His nocturnal antics carried on unabated, resulting in divorce from the world’s richest woman. After an on-off fling with “it girl” of the day, Zsa Zsa Gabor, Rubi bounced back, by marrying the world’s second-richest woman, Woolworth heiress Barbara Hutton. Like the ex-wife, she showered him with wedding gifts including another luxury converted B25 Bomber ( he had crashed the previous one) a coffee plantation, more polo ponies, and a dowry of 2.5 million dollars The marriage lasted eight weeks. Rubi kept the toys and the cash.

He needed the money. Between polo, flying, racing and party nights, life wasn’t cheap for the world’s preeminent lothario. Twice a week Rubi liked a 24-hour party binge usually starting off at a swanky French club before inviting a retinue of partygoers, and the club band, back to his Parisienne mansion. Alternatively, he might hop in his B25 and go somewhere, like Egypt, to hang out with King Farouk, or Palm Beach for a spot of polo and sharing tips on hangovers with the Rat Pack.

Attempts to make money (without dropping his trousers) were either nefarious or comedic farce. In 1952 he financed a hunt for the shipwreck of a Spanish treasure galleon sunk off Dominica in 1641. Unfortunately, his hired crew of surly, drunken French sailors proved unmanageable. When the ship reached Dominica the crew swapped red wine for rum, trashed the ship, and mutinied over their pay. Rubi set the Militia on them. Following expensive repairs he tried again, only to sail into a tropical storm that almost sank the ship. A later third attempt saw it reach the ocean bottom, albeit it seems, heavily insured at the time…

By the sixties, Rubi took a day longer to recover from his party sessions but still plied Paris and beyond for lavish entertainment and nightly nookie. The list of reputed conquests was as long and distinguished as his prime asset. They included Ava Gardner, Jayne Mansfield, Marilyn Monroe, Kim Novak, Veronica Lake, Eartha Kitt, Christina Onassis and its rumoured, Eva Peron, to name just a few. At one point his legendary tomcatting saw him named in two messy divorces in the same month. He rarely displayed remorse and whilst gossip writers told lurid tales of his exploits Rubi playing the gentleman, never said a word.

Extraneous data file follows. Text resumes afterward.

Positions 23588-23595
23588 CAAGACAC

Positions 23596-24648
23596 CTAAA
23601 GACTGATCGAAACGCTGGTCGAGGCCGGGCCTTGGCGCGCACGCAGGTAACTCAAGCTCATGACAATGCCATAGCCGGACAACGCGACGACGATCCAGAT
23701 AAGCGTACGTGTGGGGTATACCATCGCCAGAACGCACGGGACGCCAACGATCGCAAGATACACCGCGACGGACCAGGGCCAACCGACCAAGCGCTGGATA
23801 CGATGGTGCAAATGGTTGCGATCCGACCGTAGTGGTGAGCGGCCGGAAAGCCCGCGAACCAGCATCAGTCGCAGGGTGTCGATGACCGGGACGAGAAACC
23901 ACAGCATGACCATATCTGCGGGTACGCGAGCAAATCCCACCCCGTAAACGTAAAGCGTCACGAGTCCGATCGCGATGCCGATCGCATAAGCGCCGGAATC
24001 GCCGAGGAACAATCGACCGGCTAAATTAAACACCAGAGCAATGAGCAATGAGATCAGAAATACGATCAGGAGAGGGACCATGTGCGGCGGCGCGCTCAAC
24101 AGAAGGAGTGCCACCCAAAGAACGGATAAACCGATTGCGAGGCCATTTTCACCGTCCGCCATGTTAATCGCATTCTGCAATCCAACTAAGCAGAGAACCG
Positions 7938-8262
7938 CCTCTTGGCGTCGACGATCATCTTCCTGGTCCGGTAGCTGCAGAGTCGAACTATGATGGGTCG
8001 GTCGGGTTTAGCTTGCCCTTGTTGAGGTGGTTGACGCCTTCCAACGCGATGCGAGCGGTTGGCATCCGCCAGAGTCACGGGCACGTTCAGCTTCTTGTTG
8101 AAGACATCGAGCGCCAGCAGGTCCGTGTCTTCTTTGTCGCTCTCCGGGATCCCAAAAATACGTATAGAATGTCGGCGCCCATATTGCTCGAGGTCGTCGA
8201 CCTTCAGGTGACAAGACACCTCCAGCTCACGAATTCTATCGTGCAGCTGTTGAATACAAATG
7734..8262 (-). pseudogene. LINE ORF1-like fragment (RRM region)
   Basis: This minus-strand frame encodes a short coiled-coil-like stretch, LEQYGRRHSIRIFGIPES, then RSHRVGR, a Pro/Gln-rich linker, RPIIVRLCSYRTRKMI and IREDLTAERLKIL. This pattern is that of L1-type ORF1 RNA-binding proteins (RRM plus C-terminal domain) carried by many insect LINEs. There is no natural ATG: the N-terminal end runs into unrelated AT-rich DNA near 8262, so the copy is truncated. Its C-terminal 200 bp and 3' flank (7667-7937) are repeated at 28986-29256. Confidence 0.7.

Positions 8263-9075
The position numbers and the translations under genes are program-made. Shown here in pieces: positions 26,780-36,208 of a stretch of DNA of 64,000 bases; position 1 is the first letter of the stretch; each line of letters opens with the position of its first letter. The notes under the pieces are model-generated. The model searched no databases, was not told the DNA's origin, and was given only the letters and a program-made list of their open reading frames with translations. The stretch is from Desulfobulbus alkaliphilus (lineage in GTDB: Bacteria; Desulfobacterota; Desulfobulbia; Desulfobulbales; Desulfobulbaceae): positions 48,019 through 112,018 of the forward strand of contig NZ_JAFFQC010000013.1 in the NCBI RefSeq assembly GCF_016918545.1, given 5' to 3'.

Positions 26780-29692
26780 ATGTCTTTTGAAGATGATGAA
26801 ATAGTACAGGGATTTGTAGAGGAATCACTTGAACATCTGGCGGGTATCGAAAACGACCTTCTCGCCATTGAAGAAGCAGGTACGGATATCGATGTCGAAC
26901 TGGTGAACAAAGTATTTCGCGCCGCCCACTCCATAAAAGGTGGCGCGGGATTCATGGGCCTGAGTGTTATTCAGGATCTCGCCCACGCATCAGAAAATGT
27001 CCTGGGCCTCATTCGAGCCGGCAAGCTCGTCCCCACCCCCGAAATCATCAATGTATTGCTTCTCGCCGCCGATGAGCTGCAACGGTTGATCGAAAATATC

He gave up racing in the sixties but he still drove Ferraris. Outside of Enzo’s stable, Rubi had a Gullwing Merc and a Mini Cooper S which he liked to fling around Paris in the wee hours. It was always Ferrari that he loved the most, after all, what car could be more fitting than one that bore the crest of a rampant stallion?

By 1965 he was married to a French actress half his age. On the 5th of July, he was out celebrating with his Polo team after winning the French championship. A typical night of revelry ensued at the exclusive Jimmy’s nightclub until, at around eight in the morning, he climbed into his silver 250 GT convertible to drive home. Much the worse for drink, he lost control of his Ferrari on the Allee de la Reine Marguerite, stuffing it into a conker tree at high speed. Rubi died in the ambulance aged just 56 years old.

His legacy as such lies in the Ferraris he owned (as well as the Pariseinne restaurants where oversized pepper grinders are still known as ‘Rubis’). Many of his cars survive to this day, and there’s a cachet around owning a Rubirosa Ferrari that goes beyond the machine itself. He lived a life less ordinary in the hellbent pursuit of hedonism. Rubirosa wasn’t just another playboy in a Ferrari. He was the playboy who drove a Ferrari.

images WkiCommons M Bower Creative Commons

Links. Porfirio Ferrari for sale by Bonhams
Porfirio Gullwing Merc

Books The Last Playboy by Shawn Levy

About The Author

Steve Swanson

Steve turns any opportunity to write about cars into a roadtrip. It's seen him ride shotgun in a Bentley Blower with Clive Cussler, and cross paths with automotive YouTubers in Canada and the US. His work has been published in Magneto, Classic Cars, Classic American and some magazines that no MotorPunk reader has ever heard of. When he's not writing or driving you can find him kicking tyres at seedy auctions and hawking junk optimistically described as Automobilia